One reason Scandinavian design is so popular is because it is rooted in natural design and textures. It incorporates natural elements while introducing stark contrasts. Patterns are predictable and everything tells a story — whether that may be the smooth contours of a desert dune reacting to the flow of the wind or sharp prickles on the stem of a rose designed to violently discourage hungry predators.
What story are you trying to convey? Incorporate this when thinking about your choice of pattern and lines.
The Watercolor Look
In contrast to the Scandinavian look, the watercolor direction is vibrant, fresh and adventurous. It may not be for everyone. The visual aesthetics work in tandem with the content to amplify your brand’s message. It can help transmit your message in an adventurous way. If you’re ready to break the rules and experiment a little, this is a design style for you.
The watercolor look can be simplistic. It enables you to create a less form image of your brand while still retaining elements of a minimalist school. The combination allows you to amplify your brand values while propelling a ‘everything is possible’ attitude. It’s fun, creative and free.
You can find watercolor backgrounds with a simple Google search. Alternatively, you can create them yourself if you have access to Photoshop. You may want to experiment around using hard and soft brushes interchangeably.
Using a bold font may help build some contrast with the background. However, if you have lighter colors, you may get away with a simple font type. Using more hand-written styles are also a great way to further the adventurous side to your presentation and overall brand. It works well with the free-spirited theme and if applied correctly, and is generally quite easy to read.
If you incorporate a minimalist and clean layout, it creates a balance between the dynamic and youthful vibe and the professional setting you are presenting in. It’s important to make sure that the watercolor elements are secondary to the data or content you’re presenting in the PowerPoint. Applying color is also a great way to help people remember the information as they can make associations between it. A good idea would be to stick to similar color choices for similar pieces of information. For instance, you could use green for data relating to growth and red colors to relate to depreciation. It’s a great way to appeal to the way the human mind memorizes information.
Custom watercolor strokes are also a great way to aid the audience’s line of sight into the important pieces of information. The strokes of the watercolor background can help glide the viewer through certain pieces of information, making the entire presentation much more streamlined and comfortable to view. This may be particularly helpful when presenting confusing pieces of information or content that may be boring but necessary for the viewer.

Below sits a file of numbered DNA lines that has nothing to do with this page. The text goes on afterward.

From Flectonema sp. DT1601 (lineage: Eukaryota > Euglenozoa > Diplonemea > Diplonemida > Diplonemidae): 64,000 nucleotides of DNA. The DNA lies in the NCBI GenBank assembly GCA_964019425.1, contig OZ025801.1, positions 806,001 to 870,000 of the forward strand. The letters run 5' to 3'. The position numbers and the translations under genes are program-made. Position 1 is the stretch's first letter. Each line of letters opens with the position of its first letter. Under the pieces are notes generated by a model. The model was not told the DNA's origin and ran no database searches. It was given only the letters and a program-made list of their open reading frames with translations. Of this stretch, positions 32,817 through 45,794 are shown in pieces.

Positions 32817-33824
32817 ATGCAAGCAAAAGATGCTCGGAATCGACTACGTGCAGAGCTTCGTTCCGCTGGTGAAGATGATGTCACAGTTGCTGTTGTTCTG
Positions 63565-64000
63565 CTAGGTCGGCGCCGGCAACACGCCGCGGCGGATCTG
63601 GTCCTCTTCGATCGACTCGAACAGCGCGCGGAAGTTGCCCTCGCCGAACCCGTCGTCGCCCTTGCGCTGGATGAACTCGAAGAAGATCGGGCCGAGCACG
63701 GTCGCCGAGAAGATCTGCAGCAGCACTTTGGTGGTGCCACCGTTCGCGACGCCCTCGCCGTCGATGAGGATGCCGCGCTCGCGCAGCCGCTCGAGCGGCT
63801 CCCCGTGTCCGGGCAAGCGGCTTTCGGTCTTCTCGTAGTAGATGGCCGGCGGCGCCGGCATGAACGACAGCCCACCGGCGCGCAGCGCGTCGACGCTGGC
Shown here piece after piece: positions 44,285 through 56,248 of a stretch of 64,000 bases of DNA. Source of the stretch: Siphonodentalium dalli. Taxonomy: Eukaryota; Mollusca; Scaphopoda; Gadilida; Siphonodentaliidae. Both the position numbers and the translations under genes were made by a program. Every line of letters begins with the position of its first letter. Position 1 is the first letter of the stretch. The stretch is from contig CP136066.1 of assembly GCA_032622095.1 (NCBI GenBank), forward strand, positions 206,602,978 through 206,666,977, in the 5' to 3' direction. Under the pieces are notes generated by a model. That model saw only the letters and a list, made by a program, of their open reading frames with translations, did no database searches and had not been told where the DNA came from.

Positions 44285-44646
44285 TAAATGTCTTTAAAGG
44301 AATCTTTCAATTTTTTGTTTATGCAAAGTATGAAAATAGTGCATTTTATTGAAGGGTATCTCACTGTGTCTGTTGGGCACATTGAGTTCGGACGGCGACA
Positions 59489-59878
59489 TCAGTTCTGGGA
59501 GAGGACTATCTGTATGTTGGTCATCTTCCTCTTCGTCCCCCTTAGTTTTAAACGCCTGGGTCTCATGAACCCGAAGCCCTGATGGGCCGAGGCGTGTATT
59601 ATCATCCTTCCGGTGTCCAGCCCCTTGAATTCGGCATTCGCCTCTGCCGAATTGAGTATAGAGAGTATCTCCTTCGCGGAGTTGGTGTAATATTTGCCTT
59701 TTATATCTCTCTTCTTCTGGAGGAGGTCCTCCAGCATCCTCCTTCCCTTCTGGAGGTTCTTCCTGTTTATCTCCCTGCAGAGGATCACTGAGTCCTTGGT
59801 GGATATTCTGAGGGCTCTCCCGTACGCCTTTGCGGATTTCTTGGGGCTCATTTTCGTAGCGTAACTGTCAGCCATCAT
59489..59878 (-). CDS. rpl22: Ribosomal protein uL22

Watercolor is a great way to add vibrancy to an otherwise boring presentation. It brings to life content that may otherwise go unnoticed and is a great way of maximizing retention.
Photos are proven to invoke an emotional reaction. They’re a great way to connect with your audience in a personable and relatable manner. The downside is that the photos you want to use often have very different color schemes which may damage the consistency of your presentation. Duotones allow you to take control of this and boost the creativity of your presentation. It’s a great way to revitalize old photos used in other presentations, too.
Minimalistic style is often combined with duotone. The background role is to create powerful supporting imagery and invoke emotion. This draws the audience into the content.
The great thing about duotone is you have complete freedom to choose the colors, regardless of the photo. So this ensures you have complete control over the tone of the presentation.
In the above example, a normal color photo has been adapted with duotone elements to represent energy, power, and excitement. The red coloring reinforces the feeling of energy, strength, power as well as passion and desire. It creates an intense emotional response complementing the photographs. The contrast to the bold fonts ensure they are the center of focus.
In terms of data visualization, duotones also help create the desired response from the audience to the data. For instance here, yellow reinforces the feeling of joy, happiness and energy. Additionally, it creates a warming effect, stimulating mental activity. It brings legitimacy to the data in a subtle but powerful way.
Duotone is a lot easier to achieve than you think. It’s a fantastic way to use stock photography in a more consistent way while empowering you to control the emotional response of your audience.
By adopting one of these three style guides, the information retained by your audience will grow dramatically. It will also greatly improve your audience’s engagement during the presentation itself. If you’re skeptical, there’s no harm giving it a go and letting us know in the comments!